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FAQ - Why bother to forecast sales when you know it will be wrong?

- for ERP (enterprise resource planning) and MRPII (manufacturing resource planning) systems in particular.

"Forecasting is difficult, particularly about the future" so why bother?

The fact is that every company needs to forecast such things as how many people they need, the resources they need, how much space they need, profit / return on capital, cash flow and, if a manufacturing or distribution company, the material and products they need to maintain the desired level of customer service.  If there is not a formal agreed sales forecast then everyone will guess a forecast and it is the lowest common denominator that they can deliver.  Everyone except the finance department need the forecast in the product or service the company sells. The finance department need to know the cash value of sales but they have the tools to convert a quantitative forecast into cash, converting a financial forecast into units of production is much more difficult in most cases.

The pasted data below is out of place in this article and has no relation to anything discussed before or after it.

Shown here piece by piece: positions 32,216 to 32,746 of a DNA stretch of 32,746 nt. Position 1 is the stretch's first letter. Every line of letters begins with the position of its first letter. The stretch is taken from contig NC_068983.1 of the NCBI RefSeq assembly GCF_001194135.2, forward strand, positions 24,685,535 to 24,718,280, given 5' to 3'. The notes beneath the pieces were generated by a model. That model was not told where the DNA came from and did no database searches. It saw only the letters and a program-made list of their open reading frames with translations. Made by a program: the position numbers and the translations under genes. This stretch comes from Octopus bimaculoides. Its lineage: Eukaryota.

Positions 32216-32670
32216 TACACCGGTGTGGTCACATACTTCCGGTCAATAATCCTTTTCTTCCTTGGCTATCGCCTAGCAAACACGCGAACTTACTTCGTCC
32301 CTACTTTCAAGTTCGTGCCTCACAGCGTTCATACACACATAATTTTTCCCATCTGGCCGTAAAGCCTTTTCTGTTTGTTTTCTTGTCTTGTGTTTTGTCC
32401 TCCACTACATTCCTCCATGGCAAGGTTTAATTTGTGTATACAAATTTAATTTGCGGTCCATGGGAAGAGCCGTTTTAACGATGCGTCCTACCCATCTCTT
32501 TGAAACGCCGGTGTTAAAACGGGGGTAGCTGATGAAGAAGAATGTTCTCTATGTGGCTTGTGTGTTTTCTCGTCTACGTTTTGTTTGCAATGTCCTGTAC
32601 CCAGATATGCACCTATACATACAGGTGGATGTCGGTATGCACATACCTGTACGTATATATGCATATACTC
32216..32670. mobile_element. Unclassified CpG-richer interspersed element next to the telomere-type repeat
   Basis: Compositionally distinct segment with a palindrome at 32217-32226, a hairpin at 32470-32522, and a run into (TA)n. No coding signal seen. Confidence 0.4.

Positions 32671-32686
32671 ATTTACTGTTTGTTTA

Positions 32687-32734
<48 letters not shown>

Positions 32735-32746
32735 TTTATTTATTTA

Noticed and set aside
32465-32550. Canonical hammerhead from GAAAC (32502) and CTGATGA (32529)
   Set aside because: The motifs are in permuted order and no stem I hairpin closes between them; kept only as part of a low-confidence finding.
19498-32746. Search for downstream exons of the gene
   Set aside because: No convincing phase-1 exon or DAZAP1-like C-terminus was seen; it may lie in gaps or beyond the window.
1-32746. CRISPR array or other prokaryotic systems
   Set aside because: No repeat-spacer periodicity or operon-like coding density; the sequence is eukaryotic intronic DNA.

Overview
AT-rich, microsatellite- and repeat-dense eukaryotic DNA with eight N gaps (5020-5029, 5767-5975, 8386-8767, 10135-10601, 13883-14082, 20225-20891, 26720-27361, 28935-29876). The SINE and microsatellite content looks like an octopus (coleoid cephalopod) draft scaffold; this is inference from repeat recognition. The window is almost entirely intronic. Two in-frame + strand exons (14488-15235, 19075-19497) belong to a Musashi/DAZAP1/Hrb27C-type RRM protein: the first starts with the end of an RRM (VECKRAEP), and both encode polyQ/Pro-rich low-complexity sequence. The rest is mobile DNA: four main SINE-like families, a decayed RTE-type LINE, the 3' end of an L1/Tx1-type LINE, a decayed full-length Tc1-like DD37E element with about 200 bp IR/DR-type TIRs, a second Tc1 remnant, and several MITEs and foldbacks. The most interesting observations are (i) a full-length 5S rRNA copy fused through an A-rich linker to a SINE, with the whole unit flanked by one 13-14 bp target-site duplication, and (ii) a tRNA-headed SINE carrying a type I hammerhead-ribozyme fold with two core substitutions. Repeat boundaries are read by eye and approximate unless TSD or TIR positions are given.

If there isn't an agreed company sales forecast everyone will do their own forecast. Purchasing will forecast the material they need to purchase, production will forecast the equipment they need and the people and skills needed to operate it, planning will forecast safety stock levels, finance will forecast cash flow and profit, sales will target sales people and territories, design will forecast new product requirements and so on. The problem is all these forecasts will be different and what will happen is the lowest common denominator satisfying nobody and frustrating everybody.

Contrary to popular opinion, the sales forecast does not have to be that accurate (see FAQ on forecast accuracy).

Every company should have one agreed forecast that everyone works to and this should be prepared from the people with the best information about your customers which is, or should be, your sales and/or marketing people.

For more information see also extract from "Business Excellence" or you can purchase the book "Business Excellence" (click for more details and how to order).